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American Says Arms Seized by Brazilian Police Were For Ghana

March 20, 1986

RIO DE JANEIRO, Brazil (AP) _ An American arrested in Brazil said Wednesday six tons of weapons seized by federal police aboard the cargo ship he was on were destined to the defense ministry of Ghana.

However, the Argentine captain of the vessel said the weapons were bound for the West African country but were not to be delivered to Ghana’s government.

Last Friday, federal police in Rio de Janeiro impounded the Panamanian registered supply vessel ″Nobistor″ and arrested 18 people, including eight Americans and 10 Argentines.

According to Rio’s federal police chief, Fabio Calheiros Wanderley, the Americans said they were mercenaries and Vietnam war veterans.

Argentina’s Defense Ministry said Tuesday in a statement the arms were legally purchased in Argentina. It also indicated the weapons were destined for Ghana.

John Dee Early, who Calheiros Wanderley described as the leader of the Americans, told a tumultuous news conference Wednesday, ″as far as I know the weapons were for the ministry of defense of the state of Ghana.″

Early said he was 40 years old, and would not give his hometown, but said he was from the Midwest. He said, ″My people were hired to secure the cargo and make sure it got to where it was going without any interference.″

He said the cargo consisted of ″basic infantry weapons″ such as rifles, machine guns, sub-machine guns, hand and rifle grenades and revolvers.

Early, who denied reports he was a mercenary, said that after arriving in Ghana, he and his men were going to hold a demonstration with the weapons for the government and then organize a ″short training cycle for the Ghanaian armed forces and police.″

He said he was originally contacted in the United States by a man named Ted Bishop ″who identified himself as a liaison representative of the Ghanaian government.″

Eduardo Gilardoni, the Argentine captain of the vessel, said at a separate news conference that when the ship was 450 miles off the coast of Rio de Janeiro, ″I found out that the weapons were not destined for the Ghanaian government but to someone else.″ He said he did not know who was to receive the arms.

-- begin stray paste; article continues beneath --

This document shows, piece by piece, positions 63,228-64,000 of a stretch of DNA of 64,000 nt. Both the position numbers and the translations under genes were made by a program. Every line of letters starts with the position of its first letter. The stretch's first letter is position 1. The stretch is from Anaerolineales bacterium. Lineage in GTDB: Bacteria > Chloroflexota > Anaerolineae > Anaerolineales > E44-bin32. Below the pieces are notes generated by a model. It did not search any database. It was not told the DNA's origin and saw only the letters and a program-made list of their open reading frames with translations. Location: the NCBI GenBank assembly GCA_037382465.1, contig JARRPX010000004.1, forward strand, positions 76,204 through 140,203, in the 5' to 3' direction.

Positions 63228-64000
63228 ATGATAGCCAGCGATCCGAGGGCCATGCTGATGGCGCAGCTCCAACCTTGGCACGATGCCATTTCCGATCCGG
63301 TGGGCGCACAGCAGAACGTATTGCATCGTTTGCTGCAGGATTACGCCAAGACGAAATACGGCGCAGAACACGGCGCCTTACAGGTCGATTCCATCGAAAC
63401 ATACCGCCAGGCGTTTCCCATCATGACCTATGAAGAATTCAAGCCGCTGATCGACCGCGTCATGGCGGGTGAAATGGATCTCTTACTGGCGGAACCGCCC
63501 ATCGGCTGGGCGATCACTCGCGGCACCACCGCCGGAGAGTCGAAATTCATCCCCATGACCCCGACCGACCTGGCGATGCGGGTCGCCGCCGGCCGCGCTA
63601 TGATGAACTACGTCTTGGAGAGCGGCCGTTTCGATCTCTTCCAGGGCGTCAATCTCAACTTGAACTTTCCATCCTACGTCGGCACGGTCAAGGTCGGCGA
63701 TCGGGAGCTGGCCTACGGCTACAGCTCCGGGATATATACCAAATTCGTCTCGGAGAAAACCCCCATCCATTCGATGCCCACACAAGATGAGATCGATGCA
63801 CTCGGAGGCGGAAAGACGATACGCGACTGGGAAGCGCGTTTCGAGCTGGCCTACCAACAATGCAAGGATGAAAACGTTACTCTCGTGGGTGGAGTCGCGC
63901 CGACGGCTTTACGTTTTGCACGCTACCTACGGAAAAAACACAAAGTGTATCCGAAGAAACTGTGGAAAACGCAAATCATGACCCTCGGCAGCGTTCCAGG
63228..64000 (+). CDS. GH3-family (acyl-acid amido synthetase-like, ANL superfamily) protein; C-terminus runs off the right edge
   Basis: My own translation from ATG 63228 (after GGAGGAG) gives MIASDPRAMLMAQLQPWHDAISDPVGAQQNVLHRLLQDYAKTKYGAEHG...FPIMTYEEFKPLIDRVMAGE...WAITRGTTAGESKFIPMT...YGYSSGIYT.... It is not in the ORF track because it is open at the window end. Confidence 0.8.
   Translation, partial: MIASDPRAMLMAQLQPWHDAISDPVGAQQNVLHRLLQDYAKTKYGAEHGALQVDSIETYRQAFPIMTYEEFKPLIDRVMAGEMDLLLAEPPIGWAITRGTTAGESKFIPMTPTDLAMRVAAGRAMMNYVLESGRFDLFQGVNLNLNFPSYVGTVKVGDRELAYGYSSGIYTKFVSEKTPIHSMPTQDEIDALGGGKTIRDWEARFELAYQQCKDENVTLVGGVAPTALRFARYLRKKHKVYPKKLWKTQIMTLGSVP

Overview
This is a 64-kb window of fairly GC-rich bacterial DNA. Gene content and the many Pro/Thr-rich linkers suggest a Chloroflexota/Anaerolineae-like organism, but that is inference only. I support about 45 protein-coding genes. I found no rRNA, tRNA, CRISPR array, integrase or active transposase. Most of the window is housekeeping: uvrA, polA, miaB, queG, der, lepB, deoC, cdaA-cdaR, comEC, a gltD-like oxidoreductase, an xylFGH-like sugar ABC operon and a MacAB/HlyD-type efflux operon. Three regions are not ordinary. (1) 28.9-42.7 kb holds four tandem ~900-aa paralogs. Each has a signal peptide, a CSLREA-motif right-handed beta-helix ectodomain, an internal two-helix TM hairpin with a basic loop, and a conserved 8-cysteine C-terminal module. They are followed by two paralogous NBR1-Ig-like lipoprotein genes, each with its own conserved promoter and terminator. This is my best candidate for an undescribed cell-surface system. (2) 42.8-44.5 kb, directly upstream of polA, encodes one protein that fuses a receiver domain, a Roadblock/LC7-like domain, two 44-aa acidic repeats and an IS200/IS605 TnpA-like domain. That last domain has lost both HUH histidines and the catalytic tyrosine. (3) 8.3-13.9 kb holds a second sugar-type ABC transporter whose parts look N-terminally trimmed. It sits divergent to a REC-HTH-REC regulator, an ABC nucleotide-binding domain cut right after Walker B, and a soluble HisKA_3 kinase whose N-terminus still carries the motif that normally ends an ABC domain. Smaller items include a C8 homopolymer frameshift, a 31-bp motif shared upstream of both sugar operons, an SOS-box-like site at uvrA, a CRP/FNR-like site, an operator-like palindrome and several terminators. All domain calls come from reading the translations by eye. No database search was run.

Gilardoni, 44, said that Early received, from the United States, a message on the ship’s radio ″informing him that the cargo was illegal. That it was not for the Ghanaian government.

″When he told me, I decided to suspend the trip. I wanted to return to Buenos Aires but the Americans wanted to stay in Rio de Janeiro,″ Gilardoni said.

He said the ship left Argentina on March 1 loaded with weapons manufactured in that country by a factory that supplies the Argentine armed forces.

Federal police say the men are being held for illegal entry into Brazil but could be charged with contraband of weapons and be sentenced to up to four years in jail.

Gilardoni said a man named Godfried Ossei ″who I think is Ghanaian″ contacted his company in Buenos Aires to make the voyage to Africa. He said the documents accompanying the cargo were ″obviously falsified because they said the weapons were for the government of Ghana when in reality they weren’t.″

The captain said that he would not answer questions about the Americans, saying it was better that Early provided that information.

Early said he was 40 years old, had a degree in journalism, was a commericial pilot, and did some fiction writing. He also said he was a former captain in the Special Forces, served in Vietnam from 1964 to 1968, and had taken part in long-range reconnaissance missions and the rescue of prisoners of war.

None of his statements were verified.

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